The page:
A few hours ago, I got a mail from Chris Brogan and I thought it’s worth sharing with you. I subscribed to his newsletter few months ago and I can’t but bless the day I did that. In this piece, he implores us to revisit LinkedIn with a new perspective. Here it goes:
To me, LinkedIn is a much-misused and misunderstood tool that could be so good. The only thing that makes LinkedIn “bad” in my estimation, are its users. Not YOU, of course. But those spamming spammers and those ones who send me emails with a subject that says “personal invitation” and that start with “Dear LinkedIn Contact!” You wouldn’t do that, though. You can’t.
What does LinkedIn do for you? Or what could it do for you?
Before I go too far, I should make a confession: I don’t use LinkedIn the way they intend. I am willing to connect with anyone. They would prefer that I keep everything very tight and connected to people I might vouch for. However, that’s not how I understand the service. Connecting doesn’t imply any vote on one’s reputation. It just means I am willing to connect. Recommendations, however, are where one must stay pure and only recommend people they can truly speak for, as that would be a problematic issue. See the difference? LinkedIn doesn’t like how I choose to use the service. That said, we agree to disagree.
Start With Your Profile
Most people tend to visit their profile shortly after they lose their job or right after they argue with their boss. How often should you visit your profile? I’d say about every 100 days. What should you do? Let’s talk about that.
Your profile should help people understand what you intend to do with or for them. That’s the #1 goal of your LinkedIn Profile. It is not a list of your accomplishments. It is, instead, a virtual salesperson for how you will change someone’s world, should they be lucky enough to connect with you.
My profile starts with the terms “strategy and education services.” The first thing you see after my name and my handsome profile picture is that. Why? Because you have a sense of what my company does in the first breath. Zip down to the summary and I explain what I sell. You can’t get through my summary and not realize what I intend to do for you professionally.
Go a hair lower and read my experience and view my recommendations and you’ll have the backing information you need. But that’s later. At first, I simply want people to know what I intend to do for them.
That’s my advice to you.
Contacts, Interests, and Reputation
The first three ways to use LinkedIn are in this rough order:
- You can use LinkedIn to build and manage your professional contact database. This gives me the chance to sort by location, to sort by industry, to sort by company name, and much more. It’s a lot more flowing than the process I would need, if I wanted to keep my own database. Plus, it updates every time you change roles. Works for me.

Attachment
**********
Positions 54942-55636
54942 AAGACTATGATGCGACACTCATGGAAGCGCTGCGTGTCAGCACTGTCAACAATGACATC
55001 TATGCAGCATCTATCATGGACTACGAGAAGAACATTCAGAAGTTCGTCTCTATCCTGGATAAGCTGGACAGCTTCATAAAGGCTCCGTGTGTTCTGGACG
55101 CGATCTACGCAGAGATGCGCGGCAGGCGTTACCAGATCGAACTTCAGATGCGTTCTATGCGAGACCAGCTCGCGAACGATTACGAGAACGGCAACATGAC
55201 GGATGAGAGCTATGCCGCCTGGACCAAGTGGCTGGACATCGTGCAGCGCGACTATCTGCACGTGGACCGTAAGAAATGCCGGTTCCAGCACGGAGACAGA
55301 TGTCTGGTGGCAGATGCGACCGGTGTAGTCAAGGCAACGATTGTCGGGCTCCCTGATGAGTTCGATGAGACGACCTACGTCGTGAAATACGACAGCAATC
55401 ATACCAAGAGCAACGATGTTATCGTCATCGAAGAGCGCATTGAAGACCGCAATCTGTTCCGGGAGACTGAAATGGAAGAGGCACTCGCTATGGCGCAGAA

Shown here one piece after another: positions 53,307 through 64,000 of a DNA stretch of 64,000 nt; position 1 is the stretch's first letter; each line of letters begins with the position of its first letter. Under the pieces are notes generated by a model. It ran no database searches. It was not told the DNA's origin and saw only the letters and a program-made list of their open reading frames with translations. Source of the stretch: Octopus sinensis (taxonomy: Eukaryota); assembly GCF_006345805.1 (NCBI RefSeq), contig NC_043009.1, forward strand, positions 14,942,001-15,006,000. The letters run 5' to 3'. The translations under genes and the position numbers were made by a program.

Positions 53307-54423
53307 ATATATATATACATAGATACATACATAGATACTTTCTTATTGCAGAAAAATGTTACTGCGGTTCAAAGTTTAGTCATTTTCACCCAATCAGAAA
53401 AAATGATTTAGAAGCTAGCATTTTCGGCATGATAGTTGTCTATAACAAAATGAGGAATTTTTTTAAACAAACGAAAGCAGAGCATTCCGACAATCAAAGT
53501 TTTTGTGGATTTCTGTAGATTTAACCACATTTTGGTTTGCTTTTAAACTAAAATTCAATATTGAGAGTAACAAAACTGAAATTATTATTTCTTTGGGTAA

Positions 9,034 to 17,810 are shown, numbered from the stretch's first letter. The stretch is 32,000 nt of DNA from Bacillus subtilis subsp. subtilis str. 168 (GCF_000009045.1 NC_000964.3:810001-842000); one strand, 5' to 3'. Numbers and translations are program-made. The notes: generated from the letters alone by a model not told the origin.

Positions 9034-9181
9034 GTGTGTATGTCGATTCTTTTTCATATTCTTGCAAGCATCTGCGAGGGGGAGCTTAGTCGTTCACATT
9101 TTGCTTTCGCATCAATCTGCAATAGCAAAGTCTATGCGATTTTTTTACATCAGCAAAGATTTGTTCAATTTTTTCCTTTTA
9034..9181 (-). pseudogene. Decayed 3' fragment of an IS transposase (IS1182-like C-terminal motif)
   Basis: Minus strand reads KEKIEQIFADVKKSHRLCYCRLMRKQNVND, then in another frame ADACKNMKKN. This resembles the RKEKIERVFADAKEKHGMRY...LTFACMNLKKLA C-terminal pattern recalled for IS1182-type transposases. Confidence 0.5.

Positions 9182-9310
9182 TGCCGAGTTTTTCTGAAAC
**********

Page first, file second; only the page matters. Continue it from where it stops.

- By using the search feature and/or by joining groups or connecting with certain business pages, you can connect with people who have similar interests. This is quite useful, both in determining potential prospects (how most people do it), but also by finding potential mentors and growth partners. This second idea, to me, is the cool trick. Say you want to become a better hotel manager. You’ll find others to talk with via this service easily.
- LinkedIn’s magic, to me, has always been the reputation engine function. This is when someone writes a recommendation on your profile. This is gold. Why? Because you can talk about your experience, but having a former colleague or client or boss or otherwise write a review that nails the value you’d bring to a new client or employer is gold. This is the big deal. Of the three facets LinkedIn does best, this is where you stand to have a big boost in results. (But have you asked people who could accurately recommend you to do so lately?)
How Often Should You Be There?
This is a tricky question. It’s like answering “how long is a piece of string?” My better way to look at it is this: Can you figure out how to get some value out of it? Use your own efforts at the gym as your guide. Spending 20 minutes a week at the gym doesn’t work. Spending 4 hours a day at the gym is probably overkill. Look for something that matches the rhythm of your day and see if you get some value from it in about three weeks. That’s how long you’d give your gym effort, isn’t it?
I know this: it’s not my premier social network. It’s more like a place I go to thumb through a database of contacts and see if something makes sense for me professionally. But I know this, too: many people get a lot of actionable business value from it, and that means you should give it some consideration.
What’s your take? Are you there? What are you doing? Have you done any of the above and did it work?
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